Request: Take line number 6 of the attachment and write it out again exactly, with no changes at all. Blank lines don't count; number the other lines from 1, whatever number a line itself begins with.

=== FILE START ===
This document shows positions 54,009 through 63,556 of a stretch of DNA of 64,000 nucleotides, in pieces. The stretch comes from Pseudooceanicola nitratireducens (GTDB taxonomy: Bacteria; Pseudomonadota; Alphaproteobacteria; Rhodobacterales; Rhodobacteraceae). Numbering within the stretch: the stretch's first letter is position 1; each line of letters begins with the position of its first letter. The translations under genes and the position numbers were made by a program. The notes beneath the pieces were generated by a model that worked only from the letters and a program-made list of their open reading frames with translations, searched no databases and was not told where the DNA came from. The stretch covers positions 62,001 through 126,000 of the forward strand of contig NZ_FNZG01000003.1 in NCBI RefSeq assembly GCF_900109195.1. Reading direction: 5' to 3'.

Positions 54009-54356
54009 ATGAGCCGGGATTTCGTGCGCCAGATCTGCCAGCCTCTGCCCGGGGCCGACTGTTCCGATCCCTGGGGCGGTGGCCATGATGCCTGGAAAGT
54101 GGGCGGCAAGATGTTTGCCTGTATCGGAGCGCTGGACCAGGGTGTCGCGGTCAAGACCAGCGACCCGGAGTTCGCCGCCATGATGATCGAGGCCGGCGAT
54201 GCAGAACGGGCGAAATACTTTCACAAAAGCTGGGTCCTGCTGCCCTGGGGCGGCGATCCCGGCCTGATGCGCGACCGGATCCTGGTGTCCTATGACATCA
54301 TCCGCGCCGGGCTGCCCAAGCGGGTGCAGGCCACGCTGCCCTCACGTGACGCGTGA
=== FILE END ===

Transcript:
54301 TCCGCGCCGGGCTGCCCAAGCGGGTGCAGGCCACGCTGCCCTCACGTGACGCGTGA